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RE: Resolution of post-Last Call comments on CSP 1.0 by Fred Andrews and Boris Zbarsky

From: Fred Andrews <fredandw@live.com>
Date: Sat, 13 Oct 2012 22:46:16 +0000
Message-ID: <BLU002-W13244D5B2B3552633D1A916AA730@phx.gbl>
To: Thomas Roessler <tlr@w3.org>, "Hill, Brad" <bhill@paypal-inc.com>
CC: "public-webappsec@w3.org" <public-webappsec@w3.org>, "Boris Zbarsky (bzbarsky@MIT.EDU)" <bzbarsky@mit.edu>
Sorry, I am preparing a response and seeking input from others and it may take a few more days.  I would like to at least clarify for the record some objections to CSP in its current form.

I believe that the CSP spec. should be designed to NOT require reporting.  It would seem unprecedented that security violations are deemed a matter not under the control of the user and to me this is a disturbing direction for a w3c standard to take and on this point alone I believe that CSP should be rejected in its current form.

The reasons for rejecting issue 11 may well false or self referential on other failings of CSP, and this is being explored.

It is not clear that browser vendors have demonstrated a solution to making CSP 'not interfere' with UA extensions, and thus CSP many be internally inconsistent.  The sentiment communicated to me suggested the interpretation of 'not interfere' does not consider leakage of the state of the extension as interfering which would be disturbing.

The UserCSP Firefox extension is being examined to consider if its use could possibly be invisible to the server: https://addons.mozilla.org/en-US/firefox/addon/newusercspdesign/

To the extent that rejection of issue 11 and related matters were due to the claim that a server could covertly acquire the information from the UA anyway, I would like this reason to be on record and I do not believe using this as an excuse does the WG any credit.  The PUA Community Group is working to close some of the leaks and this may well require CSP behavior to be modified and lead to incompatibility.

The implementation notes in section 7 note that the policy is end-to-end and should not be modified by a proxy.  However a proxy under the control of the user is a UA and should be able to modify the security policy without detection by the server where such modifications are a private matter.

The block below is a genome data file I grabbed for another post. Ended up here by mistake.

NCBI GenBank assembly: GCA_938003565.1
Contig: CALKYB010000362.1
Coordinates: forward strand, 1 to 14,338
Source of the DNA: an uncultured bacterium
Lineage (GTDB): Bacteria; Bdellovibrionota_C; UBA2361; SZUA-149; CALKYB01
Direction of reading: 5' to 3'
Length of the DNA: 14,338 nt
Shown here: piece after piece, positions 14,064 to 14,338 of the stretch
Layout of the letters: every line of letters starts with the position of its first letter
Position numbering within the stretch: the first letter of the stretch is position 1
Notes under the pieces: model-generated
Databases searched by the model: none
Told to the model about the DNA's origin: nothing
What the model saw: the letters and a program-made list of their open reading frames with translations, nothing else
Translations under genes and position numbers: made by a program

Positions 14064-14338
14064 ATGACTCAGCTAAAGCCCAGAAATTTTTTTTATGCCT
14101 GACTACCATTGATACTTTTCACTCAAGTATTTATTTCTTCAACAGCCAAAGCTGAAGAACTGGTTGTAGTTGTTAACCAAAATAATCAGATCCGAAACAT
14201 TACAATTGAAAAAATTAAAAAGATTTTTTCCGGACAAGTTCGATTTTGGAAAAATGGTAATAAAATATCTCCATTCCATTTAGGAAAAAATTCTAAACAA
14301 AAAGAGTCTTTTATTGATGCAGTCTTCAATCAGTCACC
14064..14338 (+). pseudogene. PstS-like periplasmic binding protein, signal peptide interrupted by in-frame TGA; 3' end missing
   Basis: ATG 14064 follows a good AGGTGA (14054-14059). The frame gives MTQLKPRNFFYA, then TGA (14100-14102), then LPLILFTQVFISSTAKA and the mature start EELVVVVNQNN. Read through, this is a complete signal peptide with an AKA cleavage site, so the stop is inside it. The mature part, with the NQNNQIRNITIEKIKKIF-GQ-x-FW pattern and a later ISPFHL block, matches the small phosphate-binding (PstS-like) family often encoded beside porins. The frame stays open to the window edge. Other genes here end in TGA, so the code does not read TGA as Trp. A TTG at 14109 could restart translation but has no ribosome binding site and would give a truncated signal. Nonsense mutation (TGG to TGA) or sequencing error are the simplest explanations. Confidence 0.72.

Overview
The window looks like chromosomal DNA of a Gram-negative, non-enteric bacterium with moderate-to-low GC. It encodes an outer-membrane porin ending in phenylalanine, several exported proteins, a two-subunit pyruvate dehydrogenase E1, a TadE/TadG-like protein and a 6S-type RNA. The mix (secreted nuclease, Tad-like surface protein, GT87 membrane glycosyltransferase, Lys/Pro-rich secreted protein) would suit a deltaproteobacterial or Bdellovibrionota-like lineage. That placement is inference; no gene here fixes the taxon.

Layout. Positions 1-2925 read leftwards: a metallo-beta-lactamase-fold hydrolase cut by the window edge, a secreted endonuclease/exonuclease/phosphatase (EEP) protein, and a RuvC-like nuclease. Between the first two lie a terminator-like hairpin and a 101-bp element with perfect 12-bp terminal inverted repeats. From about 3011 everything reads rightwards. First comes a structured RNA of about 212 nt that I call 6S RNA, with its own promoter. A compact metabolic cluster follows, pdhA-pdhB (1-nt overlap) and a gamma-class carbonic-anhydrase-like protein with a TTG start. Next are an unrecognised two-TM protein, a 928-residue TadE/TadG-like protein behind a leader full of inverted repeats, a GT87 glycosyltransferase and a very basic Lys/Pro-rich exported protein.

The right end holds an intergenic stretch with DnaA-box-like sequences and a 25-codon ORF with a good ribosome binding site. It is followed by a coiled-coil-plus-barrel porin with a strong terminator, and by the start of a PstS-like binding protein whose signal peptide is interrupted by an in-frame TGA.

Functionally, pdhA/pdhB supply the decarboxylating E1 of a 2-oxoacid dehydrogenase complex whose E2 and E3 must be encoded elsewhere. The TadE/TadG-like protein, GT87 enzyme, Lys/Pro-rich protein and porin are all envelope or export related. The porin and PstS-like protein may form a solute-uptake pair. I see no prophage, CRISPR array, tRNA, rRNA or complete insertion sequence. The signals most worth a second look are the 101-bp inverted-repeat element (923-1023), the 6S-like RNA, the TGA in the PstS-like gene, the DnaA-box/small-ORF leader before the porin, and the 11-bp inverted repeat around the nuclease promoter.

In its current form, CSP would appear to be usable by a content provider to covertly monitor user modifications to the CSP policy that restrict the loading of third party resources.  This is information that currently may not be available to the first party without obtaining it from the third party.  This would be a disturbing direction for a w3c standard to be taking and would appear to conflict with DNT:1.  This property of CSP could well be abused to further restrict terms or use of web content and to discriminate against users blocking resources via CSP.

I will follow up with a more coherent and complete response as soon as possible.

cheers
Fred

> Subject: Re: Resolution of post-Last Call comments on CSP 1.0 by Fred Andrews  and Boris Zbarsky
> From: tlr@w3.org
> Date: Sat, 13 Oct 2012 13:33:59 -0400
> CC: public-webappsec@w3.org; fredandw@live.com; bzbarsky@MIT.EDU
> To: bhill@paypal-inc.com
> 
> On 2012-10-12, at 18:11 -0400, "Hill, Brad" <bhill@paypal-inc.com> wrote:
> 
> > We will hold off publishing the CR of CSP 1.0 for one week from this date (October 12) to give these individuals an opportunity to re-raise these concerns if they do not feel the WG has adequately addressed them.
> 
> Also, if Fred and Boris agree with the disposition of their comments, an explicit "ok" would be nice -- in which case we can move on more quickly.
> 
 		 	   		  
Received on Saturday, 13 October 2012 22:46:44 GMT

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